On October 1, 1987, Juan Vasquez on
CBS Evening News hailed the recent re-
opening of La Prensa: "Nicaraguans can
now read about steps to peace in an inde-
pendent paper." This effectively obscured
the fact that La Prensa is funded by the
U.S. government and run by the CIA.
Similarly, CBS has gone out of its way
to indict the Nicaraguan elections while
claiming that El Salvador has free and
open elections. To achieve this analysis of
El Salvador, CBS had to ignore the
mandatory voting, ID checks, transparent
ballot boxes, and thin-to-transparent bal-
lots. In Nicaragua, by contrast, voting is
not mandatory, the ballot boxes are opaque
and closed, and the ballots are on thick
Noam Chomsky and Edward S. Herman
summarize: "[T]he substantial merits of
the Nicaraguan elections were never con-
trasted with the procedure in the U.S.
client states, a comparison that would
have been most revealing and that would
have thoroughly undermined the Reagan
agenda to which the media were committed
in their reporting of the [Nicaraguan] elec-
tion... Newsweek and CBS News ignored
these matters" (Manufacturing Consent,
1988, p.121).
CBS News-maintains the general mass
media outlook which terms the Sandin-
Cale Southworth is an LSA senior and a
former editor of the Daily Opinion Page.

istas and the FMLN (the Salvadorean re-
sistance) terrorists while the CIA backed
contras are "freedom fighters." With great
regularity CBS has described Nicaragua as
"communist" (CBS Morning News,
9/11/87). This view was coupled with the
moronic assertion that Nicaraguans
actually want the contras funded (Wyatt
Andrews, CBS Evening News, 8/5/88).
CBS, as all the major networks do,
adopts the nomenclature of the govern.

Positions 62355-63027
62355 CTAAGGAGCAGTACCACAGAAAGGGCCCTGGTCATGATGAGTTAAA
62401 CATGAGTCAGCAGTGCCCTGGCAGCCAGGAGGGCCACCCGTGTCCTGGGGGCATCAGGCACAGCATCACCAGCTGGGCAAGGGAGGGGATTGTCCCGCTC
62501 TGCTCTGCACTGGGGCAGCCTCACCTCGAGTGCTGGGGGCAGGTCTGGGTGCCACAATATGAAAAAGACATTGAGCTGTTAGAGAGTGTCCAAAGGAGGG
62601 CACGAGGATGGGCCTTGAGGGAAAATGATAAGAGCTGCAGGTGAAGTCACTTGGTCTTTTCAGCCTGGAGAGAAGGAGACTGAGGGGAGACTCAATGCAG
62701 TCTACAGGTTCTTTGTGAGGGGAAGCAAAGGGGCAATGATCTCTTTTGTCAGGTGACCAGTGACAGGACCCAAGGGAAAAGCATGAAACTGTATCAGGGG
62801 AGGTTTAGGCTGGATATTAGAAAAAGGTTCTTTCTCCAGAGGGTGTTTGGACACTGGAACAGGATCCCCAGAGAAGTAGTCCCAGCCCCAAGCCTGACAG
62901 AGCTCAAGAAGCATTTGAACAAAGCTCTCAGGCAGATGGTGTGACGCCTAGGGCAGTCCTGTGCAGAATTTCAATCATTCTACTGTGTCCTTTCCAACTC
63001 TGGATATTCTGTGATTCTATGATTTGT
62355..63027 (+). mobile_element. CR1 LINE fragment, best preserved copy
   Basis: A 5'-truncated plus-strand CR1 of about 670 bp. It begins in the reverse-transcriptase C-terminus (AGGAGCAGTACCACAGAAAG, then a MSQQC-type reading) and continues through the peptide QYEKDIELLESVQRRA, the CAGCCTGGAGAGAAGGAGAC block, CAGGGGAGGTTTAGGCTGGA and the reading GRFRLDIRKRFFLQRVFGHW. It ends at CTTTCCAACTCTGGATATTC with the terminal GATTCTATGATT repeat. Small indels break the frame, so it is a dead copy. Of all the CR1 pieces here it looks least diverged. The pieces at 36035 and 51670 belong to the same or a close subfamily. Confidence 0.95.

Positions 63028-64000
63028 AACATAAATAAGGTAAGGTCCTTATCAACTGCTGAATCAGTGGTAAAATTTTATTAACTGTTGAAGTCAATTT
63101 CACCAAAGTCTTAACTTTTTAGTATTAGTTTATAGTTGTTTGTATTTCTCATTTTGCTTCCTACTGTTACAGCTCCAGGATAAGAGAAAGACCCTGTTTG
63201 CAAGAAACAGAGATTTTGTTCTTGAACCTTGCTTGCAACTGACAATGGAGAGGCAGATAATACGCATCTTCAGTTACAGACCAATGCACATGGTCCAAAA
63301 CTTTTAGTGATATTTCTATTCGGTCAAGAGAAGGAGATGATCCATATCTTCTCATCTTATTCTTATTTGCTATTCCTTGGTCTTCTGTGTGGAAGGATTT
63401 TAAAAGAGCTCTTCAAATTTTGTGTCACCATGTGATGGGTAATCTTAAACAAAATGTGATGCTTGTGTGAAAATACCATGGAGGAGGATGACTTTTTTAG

ment when describing the power relations

"Some journalists showed symptoms of
short-term memory loss when covering
the army's crackdown on the opposition
[in Panama]. CBS Evening News (3/8/88)
described the 'strange looking but highly
effective riot control equipment' utilized
by the military without noting the the
U.S. had long supplied Noriega's troops
with such equipment" (FAIR Newsletter,
March/April 1988, p.3).
This is done by ignoring the views of
indigenous people and popular leaders.
Chomsky and Herman observed this as an
overwhelming factor in shaping the main-
stream coverage of Central America.
"Spokespersons for the [Guatemalan]
insurgents - what in Nicaragua would be
labeled the 'main opposition' - the
smaller parties, spokespersons for popular
organizations, the churches, human-rights
groups, and ordinary citizens, were essen-
tially ignored by the media. Time,
Newsweek and CBS News almost never
talked to ordinary citizens or spokesper-
sons for the insurgents" (p.112).
Moreover, CBS and other mainstream
media have consistently refused to defend
their coverage of Central America. Last
year the Latin American Solidarity Com-
mittee offered to pay for a CBS repre-
sentative to come to Ann Arbor to debate
coverage of Central America. CBS refused
to respond.
Given their record on foreign policy,
students can expect the same manipula-
tions here on campus. The CBS producers
essentially picked students at random to